@Jimbo_Cricket 4 minute read
From dog sticks to darkness – James Wallace wonders if all those weird practice methods make men perfect, as he pens down the best and worst of the lot in issue 29 of the Wisden Cricket Monthly.
Mark Wood’s homespun honing
A crescendo of horns. Mark Wood, decked out in dowdy grey hoody and matching joggers, house brick in each hand, jogs along a disused railway line and traces the River Wansbeck into the streets of Ashington. The camera lingers on him and a choir sings: “Trying hard now!” Mark Wood is bounding now, slowing his pace only slightly to catch an orange thrown to him by a kindly market trader, played by an exuberantly-paunched Stephen Harmison. “Gettin’ strong now!” Cut to Mark Wood with bandaged hands punching huge hunks of beef in an industrial freezer. It’s not clear why but it feels important. Finally, Mark Wood in a cavernous barn, wearing full kit, flaying cricket balls. Removing his helmet and flashing that mega-watt smile, he walks toward his wife, Sarah, and father, Derek, who are high-fiving each other behind the bowling machine. They all embrace. “Gonna fly now!” Fast-forward to Port Elizabeth, and a breakneck 42 featuring five towering sixes, before a repeat dose at Joburg. Woody IV: The Comeback − coming to a ground near you in 2020.
Gooch’s dog stick
Anyone can be a net bowler now. The dog-stick revolution means any Mark, Paul or Graham can whang down unpredictable deliveries at great speed. Alastair Cook mentioned Gooch’s canine catapult in a heartfelt retirement statement, recalling that Gooch, “spent hour after hour throwing balls at me with his dog stick”. Kevin Pietersen, in one of the more enlightening passages from his book, wrote of his disdain for Gooch’s favoured training tool: “He calls it the dog stick – it’s a bit like one of those things people use to throw balls for their dogs”. Roy Walker would be proud, Kevin.
When Brian Lara first took up golf he thought it might impinge on his batting technique so he simply switched hands and became a very competent right-handed golfer. At Antigua in 1994, 320 not out overnight and with Sir Garfield Sobers’ Test record in his sights, he rose early to play a quick nine holes. At 11:47 am he crashed a Chris Lewis bouncer to the boundary, cue scenes of joyful chaos.
Attributed to Steve Waugh – somewhat surprisingly as he generally has the air of a bloke who would more readily choose a lava enema over an enforced male bonding session – the thinking here was that top-order batsmen would mentor their less able teammates for the good of the team. Waugh himself was tasked with honing the skills of Glenn McGrath, eventually telling him to try batting left-handed before throwing in the towel completely. The zenith of the ‘buddy’ system was surely Monty Panesar surviving 37 balls against Australia in the drawn Cardiff Test of 2009, which he credited to his batting pal Paul Collingwood. Although it should be said that Panesar ended his Test career with an average of 4.88.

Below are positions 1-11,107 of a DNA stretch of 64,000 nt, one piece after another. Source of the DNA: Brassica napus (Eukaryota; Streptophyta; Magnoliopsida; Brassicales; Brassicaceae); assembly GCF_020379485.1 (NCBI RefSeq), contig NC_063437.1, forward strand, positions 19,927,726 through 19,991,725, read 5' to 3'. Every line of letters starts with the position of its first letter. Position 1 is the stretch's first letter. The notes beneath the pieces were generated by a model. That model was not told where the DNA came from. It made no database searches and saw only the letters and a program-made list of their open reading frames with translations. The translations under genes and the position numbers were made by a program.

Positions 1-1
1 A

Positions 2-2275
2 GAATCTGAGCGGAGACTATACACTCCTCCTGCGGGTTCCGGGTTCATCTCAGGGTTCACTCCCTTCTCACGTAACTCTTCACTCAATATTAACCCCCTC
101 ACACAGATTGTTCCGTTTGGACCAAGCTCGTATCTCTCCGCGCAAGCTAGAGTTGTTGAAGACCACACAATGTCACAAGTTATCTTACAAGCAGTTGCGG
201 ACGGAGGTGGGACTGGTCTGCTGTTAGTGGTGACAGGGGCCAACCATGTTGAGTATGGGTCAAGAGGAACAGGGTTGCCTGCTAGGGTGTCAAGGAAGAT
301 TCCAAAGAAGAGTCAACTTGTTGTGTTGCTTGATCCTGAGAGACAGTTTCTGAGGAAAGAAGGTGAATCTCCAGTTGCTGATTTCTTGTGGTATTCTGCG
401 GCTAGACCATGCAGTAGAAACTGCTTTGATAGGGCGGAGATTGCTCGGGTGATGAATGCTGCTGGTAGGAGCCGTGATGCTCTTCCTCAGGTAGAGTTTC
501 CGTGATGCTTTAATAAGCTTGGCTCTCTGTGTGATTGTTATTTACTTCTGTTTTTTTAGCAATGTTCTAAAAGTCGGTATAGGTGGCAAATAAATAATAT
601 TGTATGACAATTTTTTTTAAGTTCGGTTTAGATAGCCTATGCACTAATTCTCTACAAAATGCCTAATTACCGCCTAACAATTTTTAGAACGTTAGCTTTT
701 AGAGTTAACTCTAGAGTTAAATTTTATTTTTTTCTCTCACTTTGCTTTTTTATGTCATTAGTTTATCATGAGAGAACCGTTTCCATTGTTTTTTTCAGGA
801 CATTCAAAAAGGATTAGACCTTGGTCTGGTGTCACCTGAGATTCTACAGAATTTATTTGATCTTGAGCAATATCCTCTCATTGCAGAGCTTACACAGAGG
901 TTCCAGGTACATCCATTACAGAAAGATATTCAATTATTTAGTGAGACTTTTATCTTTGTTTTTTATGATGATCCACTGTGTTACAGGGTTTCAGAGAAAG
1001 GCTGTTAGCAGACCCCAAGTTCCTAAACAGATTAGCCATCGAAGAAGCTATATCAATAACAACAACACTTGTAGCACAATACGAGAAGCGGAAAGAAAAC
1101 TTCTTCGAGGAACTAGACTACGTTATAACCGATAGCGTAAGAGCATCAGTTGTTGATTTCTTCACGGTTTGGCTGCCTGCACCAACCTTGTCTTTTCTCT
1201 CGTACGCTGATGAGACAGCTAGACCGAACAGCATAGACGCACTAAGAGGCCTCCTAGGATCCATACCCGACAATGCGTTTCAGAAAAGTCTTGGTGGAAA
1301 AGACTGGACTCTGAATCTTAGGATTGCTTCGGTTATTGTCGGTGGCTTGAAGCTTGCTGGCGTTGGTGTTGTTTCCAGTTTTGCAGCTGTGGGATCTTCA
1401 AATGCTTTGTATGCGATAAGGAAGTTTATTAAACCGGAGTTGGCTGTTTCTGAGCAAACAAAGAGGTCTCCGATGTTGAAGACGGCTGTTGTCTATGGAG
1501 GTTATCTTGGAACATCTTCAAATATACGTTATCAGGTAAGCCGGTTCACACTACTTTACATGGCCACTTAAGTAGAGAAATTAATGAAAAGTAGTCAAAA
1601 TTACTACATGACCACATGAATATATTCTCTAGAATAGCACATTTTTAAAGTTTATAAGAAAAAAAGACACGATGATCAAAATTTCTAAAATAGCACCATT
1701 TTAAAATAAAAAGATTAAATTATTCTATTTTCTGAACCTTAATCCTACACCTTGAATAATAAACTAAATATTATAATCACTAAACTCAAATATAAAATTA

The Dark Net
Bradman became the best by practising with a stump and a golf ball. Denis Compton used to saunter out to bat with any old bit of wood – once scoring 158 with an antique bat he nabbed from the museum at Old Trafford after forgetting his kit for the umpteenth time. Compton was fond of saying, “If you can play, you can use the leg of a chair”. This unorthodox approach to preparation was echoed by his grandson, Nick, who claims to have endured net sessions in a darkened indoor school with the bowling machine set to 99mph. Seems a bit like the coach is pulling his leg; the cricketing equivalent of sending the work experience kid for ‘tartan paint’ or ‘spirit-level bubbles’.
We all see ourselves as potential five-a-side heroes, emperors of the astro-turf. The burning embarrassment of hoofing another one into the adjacent carpark matched only by the potent haze of Deep Heat. Thing is, most of us are nine-to-five dreamers who aren’t representing our country at cricket. Lads, leave the bruised shins to us mere mortals and drop the warm-up footy. The only thing ‘coming home’ recently was Rory Burns, on a flight, after damaging his ankle ligaments following an admittedly tidy finish. Imagine Jordan Henderson knocking Marcus Rashford out with a beamer before a World Cup qualifier in a pre-kick off net. Wouldn’t happen.
First published in issue 29 of the Wisden Cricket Monthly